for a one day trip to one of the busiest tourist destinations on the planet Disneyland There s a lot of planning explains Dr Neil D J Cooper a Calgary pediatrician and long time volunteer with Dreams Take Flight But after all this time we ve created a pretty good system for getting it all done Now in its 20th year the organization works with dozens of local agencies to take referrals for children aged seven to 12 living with an array of mental physical social emotional or medical challenges We ask the agencies to nominate two to six kids from each who meet the criteria and then we get to work getting them there It s become a labor of love for Dr Cooper and his entire family My wife Colleen gets 140 children across the border each year Often that means working with the families to complete the application forms even assisting families with literacy challenges Usually by September of each year our house explodes with paperwork laughs Dr Cooper In addition to the kids nominated by community agencies when space allows the organization will even try to include others in the adventure Many years we ll invite siblings to the airport under the auspices of seeing their brother or sister off and then we re able to say you want to come Of course the parents know in advance but the kids are pretty shocked to get the chance to go along Despite all the work it s an experience Dr Cooper treasures One of the rules is that they ve never been before so you get a lot of kids saying it s the best day ever You can see the joy in their faces He also notes that you can often see a change in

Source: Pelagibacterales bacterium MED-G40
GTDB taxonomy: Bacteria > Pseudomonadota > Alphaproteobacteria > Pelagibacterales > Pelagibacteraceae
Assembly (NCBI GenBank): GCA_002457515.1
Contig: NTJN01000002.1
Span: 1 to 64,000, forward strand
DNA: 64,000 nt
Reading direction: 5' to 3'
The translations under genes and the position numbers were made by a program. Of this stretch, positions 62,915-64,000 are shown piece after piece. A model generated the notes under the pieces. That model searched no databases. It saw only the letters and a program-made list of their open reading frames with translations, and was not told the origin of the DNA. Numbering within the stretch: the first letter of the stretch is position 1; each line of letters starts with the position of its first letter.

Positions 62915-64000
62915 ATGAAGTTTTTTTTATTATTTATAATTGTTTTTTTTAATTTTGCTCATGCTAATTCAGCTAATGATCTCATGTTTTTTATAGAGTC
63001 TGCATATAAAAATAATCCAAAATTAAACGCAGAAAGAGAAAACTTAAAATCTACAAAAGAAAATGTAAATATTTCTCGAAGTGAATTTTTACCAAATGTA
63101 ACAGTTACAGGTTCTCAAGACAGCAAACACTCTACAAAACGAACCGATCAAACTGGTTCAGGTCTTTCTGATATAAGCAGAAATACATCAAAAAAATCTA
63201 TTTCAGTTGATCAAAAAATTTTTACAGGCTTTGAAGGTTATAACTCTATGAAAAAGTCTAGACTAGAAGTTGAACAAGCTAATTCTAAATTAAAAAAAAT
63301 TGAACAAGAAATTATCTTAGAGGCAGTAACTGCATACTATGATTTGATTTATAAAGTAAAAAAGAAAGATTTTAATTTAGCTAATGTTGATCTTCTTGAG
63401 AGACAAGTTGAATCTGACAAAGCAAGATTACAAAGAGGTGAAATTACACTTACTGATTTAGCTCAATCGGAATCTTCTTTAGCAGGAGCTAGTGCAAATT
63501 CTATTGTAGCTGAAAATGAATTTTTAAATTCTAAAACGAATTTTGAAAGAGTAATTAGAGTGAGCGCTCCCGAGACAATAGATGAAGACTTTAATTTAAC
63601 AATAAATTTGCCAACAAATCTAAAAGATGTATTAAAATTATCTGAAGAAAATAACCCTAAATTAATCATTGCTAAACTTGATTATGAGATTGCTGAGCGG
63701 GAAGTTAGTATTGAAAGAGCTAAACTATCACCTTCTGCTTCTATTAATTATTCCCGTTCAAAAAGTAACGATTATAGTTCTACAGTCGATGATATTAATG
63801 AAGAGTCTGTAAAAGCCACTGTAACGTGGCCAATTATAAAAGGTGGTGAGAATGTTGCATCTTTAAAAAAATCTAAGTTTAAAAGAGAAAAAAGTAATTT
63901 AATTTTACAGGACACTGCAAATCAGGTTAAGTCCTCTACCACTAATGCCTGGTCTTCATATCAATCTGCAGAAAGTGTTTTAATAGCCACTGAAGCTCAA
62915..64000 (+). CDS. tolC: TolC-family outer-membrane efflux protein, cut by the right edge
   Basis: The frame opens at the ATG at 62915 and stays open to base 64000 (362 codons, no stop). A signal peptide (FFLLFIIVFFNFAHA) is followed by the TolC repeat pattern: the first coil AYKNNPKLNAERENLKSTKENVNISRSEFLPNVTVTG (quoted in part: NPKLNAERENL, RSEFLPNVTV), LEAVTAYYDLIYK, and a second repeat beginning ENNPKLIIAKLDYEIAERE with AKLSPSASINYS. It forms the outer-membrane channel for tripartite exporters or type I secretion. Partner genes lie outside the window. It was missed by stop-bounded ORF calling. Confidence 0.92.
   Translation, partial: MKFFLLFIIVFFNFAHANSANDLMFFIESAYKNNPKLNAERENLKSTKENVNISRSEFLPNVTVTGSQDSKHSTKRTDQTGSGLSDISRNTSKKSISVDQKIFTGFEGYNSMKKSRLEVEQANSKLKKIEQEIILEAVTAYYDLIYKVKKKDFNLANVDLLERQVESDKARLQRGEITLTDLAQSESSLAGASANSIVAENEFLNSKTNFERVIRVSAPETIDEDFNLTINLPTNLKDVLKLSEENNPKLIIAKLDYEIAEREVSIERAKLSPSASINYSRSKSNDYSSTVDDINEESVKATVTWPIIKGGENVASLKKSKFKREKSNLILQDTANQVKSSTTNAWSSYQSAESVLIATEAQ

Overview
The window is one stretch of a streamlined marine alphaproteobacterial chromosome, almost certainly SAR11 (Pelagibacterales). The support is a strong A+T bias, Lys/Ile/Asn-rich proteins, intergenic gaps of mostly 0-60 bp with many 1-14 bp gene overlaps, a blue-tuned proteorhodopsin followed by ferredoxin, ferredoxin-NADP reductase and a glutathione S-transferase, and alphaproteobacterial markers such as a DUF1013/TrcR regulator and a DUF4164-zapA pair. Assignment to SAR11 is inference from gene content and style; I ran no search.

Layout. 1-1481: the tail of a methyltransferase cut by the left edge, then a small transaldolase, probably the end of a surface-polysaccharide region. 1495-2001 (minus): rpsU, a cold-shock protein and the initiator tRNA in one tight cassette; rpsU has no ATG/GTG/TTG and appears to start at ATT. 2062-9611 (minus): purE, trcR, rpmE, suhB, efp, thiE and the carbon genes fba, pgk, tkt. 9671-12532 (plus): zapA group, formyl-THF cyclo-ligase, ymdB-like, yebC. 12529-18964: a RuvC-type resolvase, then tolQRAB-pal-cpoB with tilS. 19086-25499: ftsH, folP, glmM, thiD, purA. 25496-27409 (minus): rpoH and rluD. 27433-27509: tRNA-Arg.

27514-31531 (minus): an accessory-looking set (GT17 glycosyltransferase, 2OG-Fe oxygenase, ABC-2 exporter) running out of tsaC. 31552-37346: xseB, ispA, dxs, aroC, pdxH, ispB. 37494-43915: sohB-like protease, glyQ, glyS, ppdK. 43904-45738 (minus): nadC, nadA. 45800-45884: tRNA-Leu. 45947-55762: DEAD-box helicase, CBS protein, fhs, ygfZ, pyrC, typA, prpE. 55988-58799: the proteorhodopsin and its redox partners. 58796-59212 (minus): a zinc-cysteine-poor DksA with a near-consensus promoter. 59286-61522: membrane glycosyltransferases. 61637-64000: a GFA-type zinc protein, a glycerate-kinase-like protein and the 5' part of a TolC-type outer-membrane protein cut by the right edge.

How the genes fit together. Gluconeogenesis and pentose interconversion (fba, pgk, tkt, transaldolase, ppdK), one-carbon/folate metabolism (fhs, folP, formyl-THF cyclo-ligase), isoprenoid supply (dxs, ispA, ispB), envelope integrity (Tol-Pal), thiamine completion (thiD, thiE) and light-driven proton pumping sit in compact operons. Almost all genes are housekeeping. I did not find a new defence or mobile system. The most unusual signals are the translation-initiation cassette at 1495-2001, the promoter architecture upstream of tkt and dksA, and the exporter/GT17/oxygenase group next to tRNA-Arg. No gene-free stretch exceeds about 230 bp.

Original URL path: https://www.albertadoctors.org/advocating/many-hands/happiest-place-on-earth (2016-02-01)
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  • Heart and soul | Alberta Medical Association